Box Score | Blazers Edge recap
The Oklahoma City Thunder lost a close game on the road, falling to the Western Conference leading Portland Trail Blazers, 111-104. The game between two of the NBA's best did not disappoint, as each team took turns asserting its advantages and swung the momentum.
The game was a tale of two halves, as the Thunder could not follow up their solid first half of play and only managed 45 points after halftime. The most critical stretch was in the 3rd quarter, where the Thunder saw their 11 point halftime lead evaporate, as the Blazers outscored them 35-21.
LaMarcus Aldridge led all scorers on the night with 38 points while grabbing 13 boards. Kevin Durant led the Thunder with 33 points on 11-23 shooting, while grabbing 7 rebounds. Russell Westbrook continued to struggle with his shot, but finished with 21 points and a team-high 5 assists. The Thunder bench continues to be an asset, aggregating 35 points. One surprising statistic is that the Thunder, who are currently the best rebounding team in the NBA, were out-rebounded by Portland, 47-43, which included a 3 offensive rebound advantage.
What is your initial reaction to tonight's result?
This game certainly had a playoff flavor to it, as both teams were fully amped and emotional, looking to send a message to the rest of the league. The outcome came down to the final few possessions of the game, which is what you would hope to see in a game featuring two of the league's best.
This is the way it goes - sometimes the other team hits a shot and your team doesn't. In the final 1:30 of the game, all-world scorer Kevin Durant had two clean looks from beyond the 3-point arc and he missed them both. On the other end of the court, Nicolas Batum, the guy who was matched up against Durant for most of the night, got his 3-pointer to fall. These sequences represented the last potential turning point for the Thunder.
What was, overall, the main reason why the Thunder lost?
The 2nd half was a rough affair, but the dreaded 3rd quarter was what really undid the Thunder. While credit is due to the Blazers for figuring out the adjustments that they needed to make, it was frustrating to watch OKC unable to match the Blazers' effort.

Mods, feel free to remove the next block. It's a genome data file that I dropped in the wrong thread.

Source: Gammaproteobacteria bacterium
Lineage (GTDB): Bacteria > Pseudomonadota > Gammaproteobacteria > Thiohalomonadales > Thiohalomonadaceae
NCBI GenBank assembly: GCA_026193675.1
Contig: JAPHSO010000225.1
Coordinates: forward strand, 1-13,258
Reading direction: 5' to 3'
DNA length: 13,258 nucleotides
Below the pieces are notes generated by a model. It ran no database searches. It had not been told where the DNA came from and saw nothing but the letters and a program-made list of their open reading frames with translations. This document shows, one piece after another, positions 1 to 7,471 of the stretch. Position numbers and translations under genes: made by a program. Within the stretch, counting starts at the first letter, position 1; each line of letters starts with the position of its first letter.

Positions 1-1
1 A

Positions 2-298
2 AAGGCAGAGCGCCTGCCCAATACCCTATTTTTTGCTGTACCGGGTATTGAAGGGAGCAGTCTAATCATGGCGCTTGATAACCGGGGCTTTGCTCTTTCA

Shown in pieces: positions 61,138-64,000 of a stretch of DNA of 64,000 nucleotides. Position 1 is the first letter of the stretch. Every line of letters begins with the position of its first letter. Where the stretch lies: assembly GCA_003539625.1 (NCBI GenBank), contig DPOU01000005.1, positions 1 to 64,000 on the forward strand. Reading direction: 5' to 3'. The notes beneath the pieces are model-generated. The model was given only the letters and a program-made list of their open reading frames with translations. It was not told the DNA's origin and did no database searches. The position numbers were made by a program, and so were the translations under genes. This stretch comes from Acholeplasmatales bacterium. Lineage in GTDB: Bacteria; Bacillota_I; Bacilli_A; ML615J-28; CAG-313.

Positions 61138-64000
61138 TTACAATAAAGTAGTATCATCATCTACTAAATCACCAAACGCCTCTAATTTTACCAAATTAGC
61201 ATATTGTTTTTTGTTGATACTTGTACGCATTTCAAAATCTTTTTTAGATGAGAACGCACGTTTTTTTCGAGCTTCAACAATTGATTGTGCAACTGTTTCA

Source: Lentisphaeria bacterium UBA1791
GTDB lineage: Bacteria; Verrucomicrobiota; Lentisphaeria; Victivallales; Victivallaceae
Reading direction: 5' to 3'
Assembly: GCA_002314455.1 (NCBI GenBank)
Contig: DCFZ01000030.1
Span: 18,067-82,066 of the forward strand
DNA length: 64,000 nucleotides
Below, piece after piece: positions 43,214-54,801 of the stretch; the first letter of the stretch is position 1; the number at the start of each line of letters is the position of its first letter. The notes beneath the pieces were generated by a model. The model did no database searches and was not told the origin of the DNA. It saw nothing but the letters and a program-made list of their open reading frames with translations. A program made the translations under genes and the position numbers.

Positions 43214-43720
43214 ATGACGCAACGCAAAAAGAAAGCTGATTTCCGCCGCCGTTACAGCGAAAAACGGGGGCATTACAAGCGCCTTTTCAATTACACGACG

OKC certainly had favorable matchups at both the SF and PG positions, but during that stretch they seemed to get away from creating good opportunities for Durant and Westbrook. Specifically regarding Westbrook, he knew that his size and strength advantage could produce good shots, but my quibble with Westbrook has always been in the implementation. We saw him dribble down the court and work the ball straight into the post on multiple possessions, taking challenging shots.
The problem I have with it is not so much in recognizing the shot potential, but in how the Thunder seldom do anything interesting with it. Westbrook has no trouble getting the ball deep in the post on his own, but it would seem such a simple thing to involve even one other player to make the entry pass. It adds an element of uncertainty to how the defense will play it, and Westbrook is likely to get better shot attempts.
The stagnating offense eventually concluded, but watching the Blazers tear up OKC's early lead was tough to stomach, and the Thunder never found their offensive flow again.
What was a key statistic to understanding the game?
The biggest statistic that hurt the Thunder on this night was their inability or unwillingness to pass the ball and create a dynamic offense. In total, OKC tallied only 11 assists on the night, with Russell Westbrook the high assist man with 5. Kevin Durant did not tally a single assist on the night, which is always problematic when he's one of the team's primary ball handlers. Likewise, the Thunder's 3rd ball handler Reggie Jackson had only 1.
In reflection, I wonder if the problem is in part because both Durant and Westbrook have little trouble getting their own shots against the Blazers. Damian Lillard offered little resistance to Westbrook, and while Batum has the length and ability to stay with Durant, Durant was still able to get nearly every shot he wanted. Even Jackson was met with token resistance, as he was able to drive the ball to the rim successfully.
The net result was that while the Thunder duo were able to get decent looks at the rim, it came at the expense of really making the Blazers defense work and create easy shots at the rim.
What does this game mean to the Thunder tonight and going forward?
The Blazers now have a leg up on the Thunder in the early running for Western Conference supremacy. While that really doesn't mean much today, in a few months the Thunder will look at this game as one that could have easily gone in the other direction.
Kudos to the Blazers, who have now knocked off the Indiana Pacers and the Thunder in back to back games. The Thunder will have to reconsider the best way to play Portland as they prepare for their next meeting on New Year's Eve.
|Final - 12.4.2013||1||2||3||4||Total|
|Oklahoma City Thunder||27||32||21||24||104|
|Portland Trail Blazers||25||23||35||28||111|
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Thunder Wonder: Kevin Durant, 33 points, 7 rebounds
Thunder Down Under: Serge Ibaka, 13 points, 10 rebounds, 3 blocks
Thunder Blunder: Thabo Sefolosha, only 2 points in 20 minutes
Thunder Plunderer: LaMarcus Aldridge, 38 points, 13 rebounds, 5 assists, 2 steals
Next game: @ New Orleans Pelicans on Friday, Dec. 6, at 7PM CDT